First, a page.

X-Gen
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Coding book, from beginning to intermediate

Sat Feb 01, 2020 6:21 am

Would be nice to have some code book ramp up from the basics (installation, syntaxis) into some intermediate stuff (assembly optimizations)...

start with a hello world, (probably in python), as well as code some classic games in a variety of languages; ending the book in a few examples on how to optimize games in assembly language for the Pi.

Most online tutorials are starting slow, but then ramp up drastically, to the point where regular people can no longer figure out what happened, and have to discontinue (or pay a fee).

Python, Assembly, and perhaps a few other of the most popular languages.

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DougieLawson
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Re: Coding book, from beginning to intermediate

Sat Feb 01, 2020 9:43 am

It already exists in 90 chapters with a new chapter published monthly.
Note: Any requirement to use a crystal ball or mind reading will result in me ignoring your question.

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Gavinmc42
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Re: Coding book, from beginning to intermediate

Sat Feb 01, 2020 10:58 am

Wireframe and some of the Pi tutorials require PC's.
Of course coding games is probably the most complex things that can be coded.
Optimising games or AI in assembler is complex, going to take years?
I'm refusing to learn that in Arm6/7 and I'm only going to learn ARMv8 assembly.
Even then it might be too hard and I'll move to RISC-V :lol:
I'm dancing on Rainbows.
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lucyhattersley
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Re: Coding book, from beginning to intermediate

Mon Feb 03, 2020 3:05 pm

Raspberry Pi Press has recently released a couple of books you might like

Code The Classics has Python source code for a range of classic games
https://store.rpipress.cc/products/code-the-classics

And

Build your own First Person Shooter in Unity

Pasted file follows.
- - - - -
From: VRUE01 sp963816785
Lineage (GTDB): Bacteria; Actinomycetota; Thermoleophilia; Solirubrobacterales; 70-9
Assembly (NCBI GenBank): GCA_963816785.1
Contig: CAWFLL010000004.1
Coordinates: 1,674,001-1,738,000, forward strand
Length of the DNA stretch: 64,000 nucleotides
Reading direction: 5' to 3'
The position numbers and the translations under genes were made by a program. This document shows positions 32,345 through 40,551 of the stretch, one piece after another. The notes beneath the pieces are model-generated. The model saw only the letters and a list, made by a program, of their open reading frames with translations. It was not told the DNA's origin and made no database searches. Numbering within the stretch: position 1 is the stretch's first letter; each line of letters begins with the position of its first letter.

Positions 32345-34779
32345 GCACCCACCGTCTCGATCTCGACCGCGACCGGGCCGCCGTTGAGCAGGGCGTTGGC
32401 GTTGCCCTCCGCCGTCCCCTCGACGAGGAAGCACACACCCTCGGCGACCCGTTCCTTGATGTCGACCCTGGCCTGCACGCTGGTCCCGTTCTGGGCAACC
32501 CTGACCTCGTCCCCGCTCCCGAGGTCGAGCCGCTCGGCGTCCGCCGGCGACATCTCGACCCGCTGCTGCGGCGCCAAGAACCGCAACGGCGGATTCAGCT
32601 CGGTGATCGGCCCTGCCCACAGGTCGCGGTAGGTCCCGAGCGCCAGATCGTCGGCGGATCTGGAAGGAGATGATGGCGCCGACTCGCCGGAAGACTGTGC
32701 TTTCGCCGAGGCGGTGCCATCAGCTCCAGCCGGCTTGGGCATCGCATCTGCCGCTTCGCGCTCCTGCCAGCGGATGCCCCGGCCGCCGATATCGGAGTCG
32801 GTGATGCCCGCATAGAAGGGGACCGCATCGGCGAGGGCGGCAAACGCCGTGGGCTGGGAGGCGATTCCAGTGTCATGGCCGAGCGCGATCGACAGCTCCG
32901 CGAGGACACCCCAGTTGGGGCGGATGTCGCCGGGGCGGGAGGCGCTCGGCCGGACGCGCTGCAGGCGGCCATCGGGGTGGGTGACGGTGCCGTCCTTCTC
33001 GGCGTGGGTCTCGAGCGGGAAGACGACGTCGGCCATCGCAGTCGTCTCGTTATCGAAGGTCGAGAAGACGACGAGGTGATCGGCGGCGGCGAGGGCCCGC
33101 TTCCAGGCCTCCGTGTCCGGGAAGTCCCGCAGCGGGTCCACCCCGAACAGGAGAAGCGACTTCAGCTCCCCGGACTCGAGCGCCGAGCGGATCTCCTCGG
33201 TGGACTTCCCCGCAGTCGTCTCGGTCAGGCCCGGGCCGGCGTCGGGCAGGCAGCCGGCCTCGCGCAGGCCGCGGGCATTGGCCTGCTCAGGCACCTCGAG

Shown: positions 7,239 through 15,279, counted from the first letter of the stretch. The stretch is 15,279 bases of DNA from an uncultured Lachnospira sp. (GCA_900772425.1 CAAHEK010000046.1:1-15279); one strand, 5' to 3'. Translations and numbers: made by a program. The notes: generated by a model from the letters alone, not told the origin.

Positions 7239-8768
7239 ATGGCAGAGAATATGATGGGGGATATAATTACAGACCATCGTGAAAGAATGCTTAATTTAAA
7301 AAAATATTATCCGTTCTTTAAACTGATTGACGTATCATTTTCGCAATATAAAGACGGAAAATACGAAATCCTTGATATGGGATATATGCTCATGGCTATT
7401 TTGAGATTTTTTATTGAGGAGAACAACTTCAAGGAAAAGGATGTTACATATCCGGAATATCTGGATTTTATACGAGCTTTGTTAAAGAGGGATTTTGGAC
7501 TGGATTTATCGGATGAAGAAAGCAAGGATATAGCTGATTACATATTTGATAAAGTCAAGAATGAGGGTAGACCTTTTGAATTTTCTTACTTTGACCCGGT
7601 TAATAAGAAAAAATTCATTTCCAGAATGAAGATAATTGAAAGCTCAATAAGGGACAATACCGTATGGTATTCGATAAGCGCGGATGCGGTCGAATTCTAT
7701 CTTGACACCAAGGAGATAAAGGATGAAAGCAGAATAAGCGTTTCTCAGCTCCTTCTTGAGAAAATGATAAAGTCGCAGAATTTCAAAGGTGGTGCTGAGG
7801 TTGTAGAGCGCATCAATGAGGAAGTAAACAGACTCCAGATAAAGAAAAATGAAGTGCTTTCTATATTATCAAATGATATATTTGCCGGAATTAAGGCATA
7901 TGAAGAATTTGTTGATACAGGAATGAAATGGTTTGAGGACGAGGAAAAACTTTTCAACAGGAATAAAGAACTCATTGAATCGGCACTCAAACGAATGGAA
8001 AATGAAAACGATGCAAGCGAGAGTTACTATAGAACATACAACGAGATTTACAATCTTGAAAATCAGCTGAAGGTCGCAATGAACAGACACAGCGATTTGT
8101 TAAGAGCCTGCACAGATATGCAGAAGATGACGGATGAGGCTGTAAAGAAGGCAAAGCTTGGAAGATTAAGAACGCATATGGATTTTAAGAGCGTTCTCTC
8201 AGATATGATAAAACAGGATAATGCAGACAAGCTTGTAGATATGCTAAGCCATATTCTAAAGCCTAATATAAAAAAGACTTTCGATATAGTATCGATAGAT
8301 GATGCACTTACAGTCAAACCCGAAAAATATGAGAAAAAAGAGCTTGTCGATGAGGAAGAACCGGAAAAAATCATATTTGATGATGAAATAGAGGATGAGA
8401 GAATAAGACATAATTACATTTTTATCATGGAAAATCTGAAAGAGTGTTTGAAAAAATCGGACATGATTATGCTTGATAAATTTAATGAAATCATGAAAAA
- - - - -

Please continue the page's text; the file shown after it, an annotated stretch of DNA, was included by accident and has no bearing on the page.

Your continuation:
https://store.rpipress.cc/products/buil ... r-in-unity

I haven't read the Unity one yet, but am planning to go through it.

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Gavinmc42
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Re: Coding book, from beginning to intermediate

Mon Feb 03, 2020 11:35 pm

I got Godot 3.2-stable going.
There is probably some tutorials for that?
Plenty of examples, but I only had a short play with one.
Still a pretty steep learning curve.

There are some game engines around that can be used to make games.
Learning how to make game engines is coding too.
Now it looks like we might have to learn Vulkan coding, perhaps this year?
Vulkan is probably the most future proof and transferable bit of graphics coding we could learn on Pi's.
I'm dancing on Rainbows.
Raspberries are not Apples or Oranges

X-Gen
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Re: Coding book, from beginning to intermediate

Fri Feb 07, 2020 9:17 am

Gavinmc42 wrote:
Sat Feb 01, 2020 10:58 am
Wireframe and some of the Pi tutorials require PC's.
Of course coding games is probably the most complex things that can be coded.
Optimising games or AI in assembler is complex, going to take years?
I'm refusing to learn that in Arm6/7 and I'm only going to learn ARMv8 assembly.
Even then it might be too hard and I'll move to RISC-V :lol:
It takes years to learn just about any language.
Assembly is not a language to learn to code in, but to learn to read, and modify.
Learning tricks for optimizing assembly is interesting, but come to think of it, most languages convert human programming languages pretty well into machine code nowadays (assembly>>machine code); so it's pretty tough to get much optimized any further.
Yet, it's interesting to see how hackers can develop demos (remember 4k demo scenes for PCs at the time?), by optimizing and streamlining code in assembly.

It kind of reminds me on how a web page, created by MS WORD could be 1,7MB in size, and with a lot of trimming, can be made to look 85-90% identical, with nearly the same functionality, at a mere 6kB of size (or trim it down to HTML0, get 80% of the functionality, in a mere few hundreds of bytes).

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DougieLawson
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Re: Coding book, from beginning to intermediate

Fri Feb 07, 2020 10:15 am

X-Gen wrote:
Fri Feb 07, 2020 9:17 am
It takes years to learn just about any language.
Assembly is not a language to learn to code in, but to learn to read, and modify.
Been doing it 40 years, still learning.

I started on machine code, hand assembled and POKE'd into ZX80 memory from a BASIC program. When I got my Microtan 6502 based machine I didn't have an assembler (or BASIC for that matter - both the assembler stuff & BASIC came on a ROM on the TANEX board at my next birthday).

There's nothing wrong to starting with assembler. The ARM assembler is so much like IBM S/370 that I find it easy to use, but C/C++ gets more done in fewer lines of code than assembler. Assembler gives you fast code but takes a long time to write.